3. Include protein in your first meal.

University of Illinois nutrition professor emeritus Donald Layman recommends consuming at least 30 grams of protein for breakfast. So does Tim Ferriss in The 4-Hour Body; Tim recommends getting that 30 grams of protein in within 30 minutes of waking up.

Protein-rich foods keep you full longer than other foods since they take longer to leave the stomach. Protein tends to keep blood-sugar levels steadier and prevent hunger spikes.

Plus, research shows dopamine regulates motivation: in this case, causing you to initiate and persevere.

Which is exactly what you need to do when you wake up: initiate and persevere.

If squeezing 30 grams of protein into a “normal” breakfast sounds daunting, try a protein bar or protein shake. They’re a lot more convenient (and tend to include a lot fewer calories).

4. Start your workday with something you really want to do.

Don’t check your email; if you do, only deal with truly important issues. (It’s easy to confuse “urgent” with “important.”) Don’t dip into your social media feeds. Don’t “ease” your way into your day.

Before you stop working today, plan what you will do first thing tomorrow.  Prime yourself to hit the ground running.

When you knock out an important task first, that sets the tone for the rest of your day.  You’ll feel really good about yourself — and will be motivated to accomplish whatever is next on your list.

5. Then evaluate and adjust.

Maybe you’ll need to start your morning routine a little earlier to ensure the quiet time necessary to complete your first task. Maybe you’ll need to start your morning routine later to ensure you feel rested, refreshed, and “on.”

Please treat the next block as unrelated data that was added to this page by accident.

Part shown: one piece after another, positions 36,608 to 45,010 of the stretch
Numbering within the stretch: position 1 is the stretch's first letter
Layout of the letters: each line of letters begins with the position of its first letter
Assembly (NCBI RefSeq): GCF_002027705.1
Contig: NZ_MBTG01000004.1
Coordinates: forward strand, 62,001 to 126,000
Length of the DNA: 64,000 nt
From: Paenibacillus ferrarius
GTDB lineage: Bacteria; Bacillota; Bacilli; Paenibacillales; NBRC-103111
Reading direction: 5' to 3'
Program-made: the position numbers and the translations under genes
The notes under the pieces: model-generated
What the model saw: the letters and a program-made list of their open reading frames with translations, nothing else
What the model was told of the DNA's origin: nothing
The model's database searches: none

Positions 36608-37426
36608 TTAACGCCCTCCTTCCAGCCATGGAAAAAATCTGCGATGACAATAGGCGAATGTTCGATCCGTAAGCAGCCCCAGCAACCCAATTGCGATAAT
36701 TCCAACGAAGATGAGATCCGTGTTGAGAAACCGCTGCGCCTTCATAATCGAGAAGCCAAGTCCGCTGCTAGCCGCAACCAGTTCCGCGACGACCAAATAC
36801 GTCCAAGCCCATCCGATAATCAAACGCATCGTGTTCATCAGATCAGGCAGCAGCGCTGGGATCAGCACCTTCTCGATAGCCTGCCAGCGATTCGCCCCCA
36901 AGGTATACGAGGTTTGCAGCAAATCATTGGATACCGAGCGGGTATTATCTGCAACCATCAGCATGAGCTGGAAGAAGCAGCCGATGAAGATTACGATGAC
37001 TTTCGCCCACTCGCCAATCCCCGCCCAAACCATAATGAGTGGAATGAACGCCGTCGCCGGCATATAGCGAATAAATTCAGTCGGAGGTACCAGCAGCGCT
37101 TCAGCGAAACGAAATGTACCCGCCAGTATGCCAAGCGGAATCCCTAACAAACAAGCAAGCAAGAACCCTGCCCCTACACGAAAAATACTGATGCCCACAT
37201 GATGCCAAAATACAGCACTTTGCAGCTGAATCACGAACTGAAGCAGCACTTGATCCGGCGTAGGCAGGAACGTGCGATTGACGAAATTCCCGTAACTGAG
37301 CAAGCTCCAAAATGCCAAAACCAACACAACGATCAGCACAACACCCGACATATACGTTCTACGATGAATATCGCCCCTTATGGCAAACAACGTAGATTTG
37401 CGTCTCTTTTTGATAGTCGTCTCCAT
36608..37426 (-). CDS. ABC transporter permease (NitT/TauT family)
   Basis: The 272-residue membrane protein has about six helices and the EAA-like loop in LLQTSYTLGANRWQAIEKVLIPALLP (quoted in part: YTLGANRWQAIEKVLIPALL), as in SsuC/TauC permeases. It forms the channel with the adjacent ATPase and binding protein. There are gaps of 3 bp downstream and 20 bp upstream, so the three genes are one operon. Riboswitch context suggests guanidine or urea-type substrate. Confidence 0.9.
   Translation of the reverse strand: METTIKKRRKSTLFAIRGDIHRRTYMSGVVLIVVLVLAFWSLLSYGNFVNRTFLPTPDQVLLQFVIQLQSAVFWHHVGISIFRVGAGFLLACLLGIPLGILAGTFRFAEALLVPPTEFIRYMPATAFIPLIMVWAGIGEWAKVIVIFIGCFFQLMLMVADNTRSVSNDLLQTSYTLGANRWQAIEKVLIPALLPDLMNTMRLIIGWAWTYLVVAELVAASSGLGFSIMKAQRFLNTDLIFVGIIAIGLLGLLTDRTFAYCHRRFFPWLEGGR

Maybe you’ll need to schedule a little exercise for later in the day. Or adjust what you eat.

Or maybe, like Steve Jobs, your morning routine will simply involve asking yourself one question:

For the past 33 years, I have looked in the mirror every morning and asked myself: “If today were the last day of my life, would I want to do what I am about to do today?”

And whenever the answer has been no for too many days in a row, I know I need to change something.

Or maybe — and this is key — you’ll need to help the people around you adjust to your morning routine. 

You probably don’t think of it this way, but everything you do “trains” the people around you how to treat you. Let employees interrupt your meetings or phone calls because of “emergencies” and they’ll feel free to interrupt you anytime. Drop what you’re doing every time someone calls and they’ll always expect immediate attention. Return emails first thing in the morning and people will expect you to respond that way. 

In short, your actions give other people permission to keep you from working the way you work best. So make sure your actions give you the permission to work the way you work best. 

Test, evaluate, adjust as necessary, and make conscious decisions about your morning routine. 

Not a reflexive choice, based on what you’ve always done. Not a copycat choice, based on what some other successful person does.

Thoughtful, smart, and logical decisions based on what makes you most successful.

Because where your morning routine is concerned — and the rest of your day — that’s all that matters.

The opinions expressed here by columnists are their own, not those of